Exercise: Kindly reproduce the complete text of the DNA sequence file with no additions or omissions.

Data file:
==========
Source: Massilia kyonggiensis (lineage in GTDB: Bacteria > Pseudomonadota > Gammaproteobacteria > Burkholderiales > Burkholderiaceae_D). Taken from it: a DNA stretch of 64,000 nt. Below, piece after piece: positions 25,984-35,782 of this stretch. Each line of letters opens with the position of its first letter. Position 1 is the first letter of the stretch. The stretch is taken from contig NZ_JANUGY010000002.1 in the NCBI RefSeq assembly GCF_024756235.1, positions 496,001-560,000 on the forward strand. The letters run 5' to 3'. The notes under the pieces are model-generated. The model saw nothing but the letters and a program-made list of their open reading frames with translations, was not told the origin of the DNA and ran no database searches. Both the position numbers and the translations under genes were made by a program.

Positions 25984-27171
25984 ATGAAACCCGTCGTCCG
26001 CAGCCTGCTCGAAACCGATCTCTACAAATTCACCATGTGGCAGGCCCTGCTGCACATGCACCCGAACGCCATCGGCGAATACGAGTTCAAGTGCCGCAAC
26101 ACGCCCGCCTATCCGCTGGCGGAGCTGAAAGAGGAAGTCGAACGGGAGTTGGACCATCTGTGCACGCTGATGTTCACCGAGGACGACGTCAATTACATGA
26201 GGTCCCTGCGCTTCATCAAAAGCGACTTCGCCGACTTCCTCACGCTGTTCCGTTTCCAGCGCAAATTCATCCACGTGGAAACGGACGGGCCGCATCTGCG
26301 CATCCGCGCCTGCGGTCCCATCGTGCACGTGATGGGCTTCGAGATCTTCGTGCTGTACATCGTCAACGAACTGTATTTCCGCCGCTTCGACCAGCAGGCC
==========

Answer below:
Source: Massilia kyonggiensis (lineage in GTDB: Bacteria > Pseudomonadota > Gammaproteobacteria > Burkholderiales > Burkholderiaceae_D). Taken from it: a DNA stretch of 64,000 nt. Below, piece after piece: positions 25,984-35,782 of this stretch. Each line of letters opens with the position of its first letter. Position 1 is the first letter of the stretch. The stretch is taken from contig NZ_JANUGY010000002.1 in the NCBI RefSeq assembly GCF_024756235.1, positions 496,001-560,000 on the forward strand. The letters run 5' to 3'. The notes under the pieces are model-generated. The model saw nothing but the letters and a program-made list of their open reading frames with translations, was not told the origin of the DNA and ran no database searches. Both the position numbers and the translations under genes were made by a program.

Positions 25984-27171
25984 ATGAAACCCGTCGTCCG
26001 CAGCCTGCTCGAAACCGATCTCTACAAATTCACCATGTGGCAGGCCCTGCTGCACATGCACCCGAACGCCATCGGCGAATACGAGTTCAAGTGCCGCAAC
26101 ACGCCCGCCTATCCGCTGGCGGAGCTGAAAGAGGAAGTCGAACGGGAGTTGGACCATCTGTGCACGCTGATGTTCACCGAGGACGACGTCAATTACATGA
26201 GGTCCCTGCGCTTCATCAAAAGCGACTTCGCCGACTTCCTCACGCTGTTCCGTTTCCAGCGCAAATTCATCCACGTGGAAACGGACGGGCCGCATCTGCG
26301 CATCCGCGCCTGCGGTCCCATCGTGCACGTGATGGGCTTCGAGATCTTCGTGCTGTACATCGTCAACGAACTGTATTTCCGCCGCTTCGACCAGCAGGCC